58. Department of Agriculture, Fisheries and Forestry, Funding agreement 2010-2014 between the Commonwealth of Australia represented by the Commonwealth Department of Agriculture, Fisheries and Forestry and Australian Livestock Export Corporation Limited, 2010. 59. Ibid., clause 2. See also: Australian Livestock Export Corporation Limited (LiveCorp), Strategic plan 2016-2020, North Sydney, 2016, p. 28. 60. Australian Livestock Export Corporation Limited, Annual report 2015-16, op. cit., p.28. 61. H Evans, Odgers' Australian Senate Practice, 14th edn, The Senate, Canberra, 2016, p. 577. 62. Dairy Australia, Annual report 2015-16, Dairy Australia website, Melbourne, 2016, p. 60. 63. Section 292 of the Corporations Act 2001 (Cth). 64. Clause 1 of Schedule 2 to the Dairy Produce Act. 65. Clause 77 of Schedule 2 to the Dairy Produce Act.

Warning: All viewers of this digest are advised to visit the disclaimer appearing at the end of this document. The disclaimer sets out the status and purpose of the digest. Agriculture and Water Resources Legislation Amendment Bill 2016 [and] Excise Levies Legislation Amendment (Honey) Bill 2016 11

it. Item 64 of Schedule 1 to the Legislation Amendment Bill will remove the requirement for the Minister to table this report in Parliament. The Explanatory Memorandum to the Bill states that ‘the report is no longer produced as the DSAF wound up in July 2009’ and any administrative matters relating to the DSAF are now handled by the Department’.66 If this is the case, it is not clear why the requirement for the report to be provided to the Minister is not being removed from the Dairy Produce Act, along with the requirement to table the report.

If the amendments proposed in items 59 to 64 are made, Dairy Australia will have a statutory duty under the Corporations Act to provide annual financial reports to its members and an obligation under the Dairy Produce Act to provide that report to the Minister. It appears that Dairy Australia would not be under a legislative obligation to make its annual financial report or funding agreement (or variations to it) public or bring these documents to the attention of the Parliament through tabling.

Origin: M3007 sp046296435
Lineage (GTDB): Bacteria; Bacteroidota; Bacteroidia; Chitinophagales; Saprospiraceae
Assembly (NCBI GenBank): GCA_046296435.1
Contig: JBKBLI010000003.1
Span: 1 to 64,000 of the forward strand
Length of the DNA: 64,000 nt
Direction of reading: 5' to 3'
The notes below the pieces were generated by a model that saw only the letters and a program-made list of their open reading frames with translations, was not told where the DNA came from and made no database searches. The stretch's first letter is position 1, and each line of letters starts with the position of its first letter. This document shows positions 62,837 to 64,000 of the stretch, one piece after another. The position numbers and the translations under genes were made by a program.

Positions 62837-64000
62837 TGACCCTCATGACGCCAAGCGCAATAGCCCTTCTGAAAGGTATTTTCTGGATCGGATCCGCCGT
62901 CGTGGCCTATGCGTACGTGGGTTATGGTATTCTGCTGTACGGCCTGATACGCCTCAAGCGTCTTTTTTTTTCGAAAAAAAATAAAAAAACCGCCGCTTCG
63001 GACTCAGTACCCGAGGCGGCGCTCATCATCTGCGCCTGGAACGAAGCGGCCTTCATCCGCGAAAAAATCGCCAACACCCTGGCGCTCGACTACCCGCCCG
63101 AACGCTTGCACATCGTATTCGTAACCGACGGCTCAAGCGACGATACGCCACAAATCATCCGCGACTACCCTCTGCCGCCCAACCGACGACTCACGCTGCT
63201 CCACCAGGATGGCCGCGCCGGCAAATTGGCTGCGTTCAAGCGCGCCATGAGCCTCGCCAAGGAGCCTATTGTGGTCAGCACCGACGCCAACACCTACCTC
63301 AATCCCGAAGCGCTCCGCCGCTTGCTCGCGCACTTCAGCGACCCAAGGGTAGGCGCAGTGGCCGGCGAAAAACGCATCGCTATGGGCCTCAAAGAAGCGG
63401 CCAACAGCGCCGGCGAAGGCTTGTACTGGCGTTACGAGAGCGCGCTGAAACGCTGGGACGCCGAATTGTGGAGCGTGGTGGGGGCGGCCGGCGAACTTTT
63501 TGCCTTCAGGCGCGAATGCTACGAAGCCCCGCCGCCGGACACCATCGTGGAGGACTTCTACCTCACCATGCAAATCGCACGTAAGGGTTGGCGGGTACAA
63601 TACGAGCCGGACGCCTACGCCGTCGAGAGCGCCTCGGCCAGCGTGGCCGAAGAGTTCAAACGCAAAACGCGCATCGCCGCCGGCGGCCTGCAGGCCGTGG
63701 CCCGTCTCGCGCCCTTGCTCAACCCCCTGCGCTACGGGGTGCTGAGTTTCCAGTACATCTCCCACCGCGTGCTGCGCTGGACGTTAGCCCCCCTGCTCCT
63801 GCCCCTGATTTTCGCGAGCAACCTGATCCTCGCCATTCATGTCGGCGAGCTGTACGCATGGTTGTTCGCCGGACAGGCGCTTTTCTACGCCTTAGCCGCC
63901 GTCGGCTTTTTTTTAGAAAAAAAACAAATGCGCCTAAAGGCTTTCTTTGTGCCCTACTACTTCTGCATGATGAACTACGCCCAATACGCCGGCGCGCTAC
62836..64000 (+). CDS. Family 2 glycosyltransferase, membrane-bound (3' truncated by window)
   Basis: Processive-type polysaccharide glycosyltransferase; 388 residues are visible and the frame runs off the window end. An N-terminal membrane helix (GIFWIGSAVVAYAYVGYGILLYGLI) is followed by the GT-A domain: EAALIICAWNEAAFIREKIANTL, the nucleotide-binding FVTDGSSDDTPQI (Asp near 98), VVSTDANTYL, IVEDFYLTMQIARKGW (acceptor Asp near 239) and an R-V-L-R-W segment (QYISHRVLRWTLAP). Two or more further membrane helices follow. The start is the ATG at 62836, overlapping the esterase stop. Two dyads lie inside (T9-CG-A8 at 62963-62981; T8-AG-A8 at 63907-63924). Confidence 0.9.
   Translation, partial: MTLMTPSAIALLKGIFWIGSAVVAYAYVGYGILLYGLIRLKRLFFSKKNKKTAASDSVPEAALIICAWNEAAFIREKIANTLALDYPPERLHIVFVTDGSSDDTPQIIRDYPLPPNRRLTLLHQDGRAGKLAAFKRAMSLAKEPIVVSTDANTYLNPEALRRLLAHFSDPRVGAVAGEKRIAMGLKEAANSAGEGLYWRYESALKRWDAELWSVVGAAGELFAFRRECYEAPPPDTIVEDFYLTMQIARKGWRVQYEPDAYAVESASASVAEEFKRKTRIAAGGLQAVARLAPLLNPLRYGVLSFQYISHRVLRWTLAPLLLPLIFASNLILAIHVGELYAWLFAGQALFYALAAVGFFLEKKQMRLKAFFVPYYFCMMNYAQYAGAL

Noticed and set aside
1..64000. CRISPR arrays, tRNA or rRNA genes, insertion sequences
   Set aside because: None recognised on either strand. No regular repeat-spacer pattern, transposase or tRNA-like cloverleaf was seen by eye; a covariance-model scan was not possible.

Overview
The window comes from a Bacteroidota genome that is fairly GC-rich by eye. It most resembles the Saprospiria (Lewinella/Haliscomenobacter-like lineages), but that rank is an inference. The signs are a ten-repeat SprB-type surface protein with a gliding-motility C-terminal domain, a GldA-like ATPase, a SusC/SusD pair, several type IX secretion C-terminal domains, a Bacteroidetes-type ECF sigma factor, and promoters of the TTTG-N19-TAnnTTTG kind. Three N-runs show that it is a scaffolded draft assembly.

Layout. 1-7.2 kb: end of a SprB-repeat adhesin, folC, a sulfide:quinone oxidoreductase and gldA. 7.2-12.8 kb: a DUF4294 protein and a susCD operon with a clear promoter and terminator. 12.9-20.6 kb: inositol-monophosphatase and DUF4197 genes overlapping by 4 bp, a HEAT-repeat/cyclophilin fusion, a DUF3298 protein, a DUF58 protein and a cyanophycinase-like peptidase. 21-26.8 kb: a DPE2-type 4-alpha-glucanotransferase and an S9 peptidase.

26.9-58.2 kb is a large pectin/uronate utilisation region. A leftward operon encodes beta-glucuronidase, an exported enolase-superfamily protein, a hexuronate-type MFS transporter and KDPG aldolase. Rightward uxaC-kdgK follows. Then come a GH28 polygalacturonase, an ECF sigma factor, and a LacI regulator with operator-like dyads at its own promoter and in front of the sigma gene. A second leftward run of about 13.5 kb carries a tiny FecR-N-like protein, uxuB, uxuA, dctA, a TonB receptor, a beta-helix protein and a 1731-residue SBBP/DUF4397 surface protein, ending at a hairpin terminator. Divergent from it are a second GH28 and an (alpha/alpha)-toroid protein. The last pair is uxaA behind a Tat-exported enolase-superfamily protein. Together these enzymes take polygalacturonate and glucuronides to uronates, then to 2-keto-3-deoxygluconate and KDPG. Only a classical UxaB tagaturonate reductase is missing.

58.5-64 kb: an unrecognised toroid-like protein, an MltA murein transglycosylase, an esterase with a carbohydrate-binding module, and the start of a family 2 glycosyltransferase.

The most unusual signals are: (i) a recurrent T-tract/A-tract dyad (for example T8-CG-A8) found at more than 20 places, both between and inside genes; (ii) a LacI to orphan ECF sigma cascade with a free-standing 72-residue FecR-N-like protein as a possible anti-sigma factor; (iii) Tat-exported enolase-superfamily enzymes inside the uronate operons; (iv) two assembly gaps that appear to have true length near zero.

Forestry Marketing and Research and Development Services Act Section 8 of the Forestry Marketing and Research and Development Services Act (Forestry Act) allows the Agriculture Minister to enter into a funding contract with Forest and Wood Products Australia (FWPA, which is the industry services body declared under section 11) to provide funding received by the Commonwealth, primarily from levies and charges relating to forestry collected under the Primary Industries (Customs) Charges Act and the Primary Industries (Excise) Levies Act and ‘matching payments’ determined under the Forestry Act. If such a funding contract is entered into, the Minister is currently required to table a copy of the contract, and any variations to the contract, in both Houses of Parliament (subsections 8(6) and (7) of the Forestry Act). These requirements would be removed by item 65 of Schedule 1 to the Bill.

As with LiveCorp and Dairy Australia, FWPA is an industry-owned company limited by guarantee and is therefore required to comply with reporting requirements under the Corporations Act.67 There are no requirements in the Corporations Act that would compel FWPA to make funding agreements with the Commonwealth public or to table these documents in Parliament.

Sugar Research and Development Services Act Section 6 of the Sugar Research and Development Services Act (Sugar Act) allows the Agriculture Minister to enter into a funding contract with Sugar Research Australia Limited (SRA, which is the industry services body declared under section 9) to provide funding received by the Commonwealth as levies relating to sugar cane collected under the Primary Industries (Excise) Levies Act and the Primary Industries Levies and Charges Collection Act 1991, as well as ‘matching payments’ determined under the Sugar Act. If such a funding contract is entered into, the Minister is currently required to table a copy of the contract, and any variations to the contract, in both Houses of Parliament (subsections 6(6) and (7) of the Sugar Act). These tabling requirements would be removed by item 66 of Schedule 1 to the Bill.

As with LiveCorp, Dairy Australia and FWPA, SRA is an industry-owned company limited by guarantee and is therefore required to comply with reporting requirements under the Corporations Act.68 There are no requirements in the Corporations Act that would compel SRA to make funding agreements with the Commonwealth public or to table these documents in Parliament.